The influence pornography has on a young person is very important to understand. The most critical aspect I want you to understand is the cycle of trauma it creates. Yes, you heard me, trauma. I’ll explain.
The Greek translation for the word trauma is the word ‘wound.’ Most children experience wounds from their parents, peers, and other outside sources on a daily basis. These wounds vary dramatically, but most result in a sense of rejection, not being good enough, need to be perfect, or “I don’t matter.”
These then form beliefs deep within. These beliefs are painful and so shameful. They powerfully influence withdrawal from love, joy, and connection. To top it off, most of this chaos is happening in a way parents overlook. Most parents struggle to recognize this tumultuous storm going on because they haven’t done the work to see it in themselves.
The desire for relief from this pain is then at an all time high in the young person’s life. In this blind and vulnerable state anything that creates relief will become appetizing. This source of relief will become amazing for them, especially if it’s something they can get as much of as they want, it’s free, it’s new, it’s secretive, and above all, it’s soothing. This is a fertile ground for pornography dependence and addiction.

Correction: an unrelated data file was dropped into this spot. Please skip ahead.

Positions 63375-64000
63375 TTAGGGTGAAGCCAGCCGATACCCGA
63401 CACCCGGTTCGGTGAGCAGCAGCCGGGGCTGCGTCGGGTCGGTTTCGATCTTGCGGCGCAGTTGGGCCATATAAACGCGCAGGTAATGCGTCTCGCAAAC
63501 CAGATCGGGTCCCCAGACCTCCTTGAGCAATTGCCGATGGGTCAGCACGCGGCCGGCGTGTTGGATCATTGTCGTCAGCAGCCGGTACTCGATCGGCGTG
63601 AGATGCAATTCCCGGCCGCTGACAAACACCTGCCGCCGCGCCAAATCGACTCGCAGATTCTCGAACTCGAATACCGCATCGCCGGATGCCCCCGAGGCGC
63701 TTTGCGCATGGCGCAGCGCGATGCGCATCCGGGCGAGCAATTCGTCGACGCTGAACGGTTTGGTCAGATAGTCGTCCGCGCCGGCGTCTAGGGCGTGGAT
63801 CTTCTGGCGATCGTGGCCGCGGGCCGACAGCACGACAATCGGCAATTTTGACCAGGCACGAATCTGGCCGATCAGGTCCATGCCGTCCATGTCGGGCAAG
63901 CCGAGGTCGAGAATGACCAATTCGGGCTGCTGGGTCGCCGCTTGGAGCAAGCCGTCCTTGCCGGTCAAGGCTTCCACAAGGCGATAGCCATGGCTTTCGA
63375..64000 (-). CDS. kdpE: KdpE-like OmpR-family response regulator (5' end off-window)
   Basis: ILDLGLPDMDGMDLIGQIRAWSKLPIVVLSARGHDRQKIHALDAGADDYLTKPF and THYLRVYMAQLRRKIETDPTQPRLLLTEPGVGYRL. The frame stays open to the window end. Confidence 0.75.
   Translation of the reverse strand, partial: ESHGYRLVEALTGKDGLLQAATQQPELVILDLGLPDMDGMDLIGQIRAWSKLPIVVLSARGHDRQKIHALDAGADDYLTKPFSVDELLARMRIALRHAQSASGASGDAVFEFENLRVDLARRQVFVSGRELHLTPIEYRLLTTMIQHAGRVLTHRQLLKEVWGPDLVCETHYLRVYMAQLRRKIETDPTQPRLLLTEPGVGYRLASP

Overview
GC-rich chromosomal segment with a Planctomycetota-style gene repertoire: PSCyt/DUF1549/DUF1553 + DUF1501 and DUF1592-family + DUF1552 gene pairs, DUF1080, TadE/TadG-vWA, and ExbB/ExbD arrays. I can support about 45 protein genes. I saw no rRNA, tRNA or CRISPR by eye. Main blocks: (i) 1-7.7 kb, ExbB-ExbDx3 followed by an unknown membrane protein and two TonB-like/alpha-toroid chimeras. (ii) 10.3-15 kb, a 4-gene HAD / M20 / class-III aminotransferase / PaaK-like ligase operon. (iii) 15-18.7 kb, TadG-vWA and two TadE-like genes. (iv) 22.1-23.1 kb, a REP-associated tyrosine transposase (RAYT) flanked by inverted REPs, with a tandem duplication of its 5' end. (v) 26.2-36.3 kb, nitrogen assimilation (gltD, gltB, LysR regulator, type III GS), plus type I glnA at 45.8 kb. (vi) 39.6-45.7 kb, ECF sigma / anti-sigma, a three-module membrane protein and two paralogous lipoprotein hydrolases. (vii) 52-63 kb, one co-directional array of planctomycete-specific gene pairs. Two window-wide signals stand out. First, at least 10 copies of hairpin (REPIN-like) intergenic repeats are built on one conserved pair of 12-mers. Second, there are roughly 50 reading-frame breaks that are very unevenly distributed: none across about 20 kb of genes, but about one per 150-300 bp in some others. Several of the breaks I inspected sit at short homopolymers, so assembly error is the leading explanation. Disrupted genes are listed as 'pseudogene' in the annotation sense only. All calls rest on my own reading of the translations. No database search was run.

The young person looks at pornography for the first time and has a feeling and sensation they’ve never felt before. Their conscience and most frequently their moral/religious beliefs remind them it’s not something they should do, and they feel more shame. This shame is another trauma for them. When left alone within them, it creates deep inadequacy and belief that their ability to be loved is less than what it was before. Furthering the problem, with the anticipation of so much rejection or mockery, they stay silent. The silence and secrecy creates more loneliness for the pornography to soothe and thus the cycle continues and strengthens.
The importance of parents being attuned to their children’s emotions cannot be overstated. The importance that young minds are sheltered from the opportunity to isolate with a phone cannot be overstated. And the importance that a young person doesn’t experience pornography as soothing is even more important.
To say it very concisely . . . parents must focus on the pain going on in their children first, second, teach their children how to turn outward rather than inward when they do feel pain, and third, do all they can to prevent pornography from becoming a source of soothing.
You must be the soother. You must be the person who they turn to. You must do your best to not be their source of pain and rejection. The best way to do all these is to do your own work with your own pain and wounds. I promise you’ve overlooked them or have deemed them “in the past.” Their influence, however, is often in the present and the healing of such wounds will create the warmth and self-love you need to be the best parent your child deserves.
Shayden J. Bertagnolli MS LMFT
Founder/Owner of Motyv www.motyvacademy.com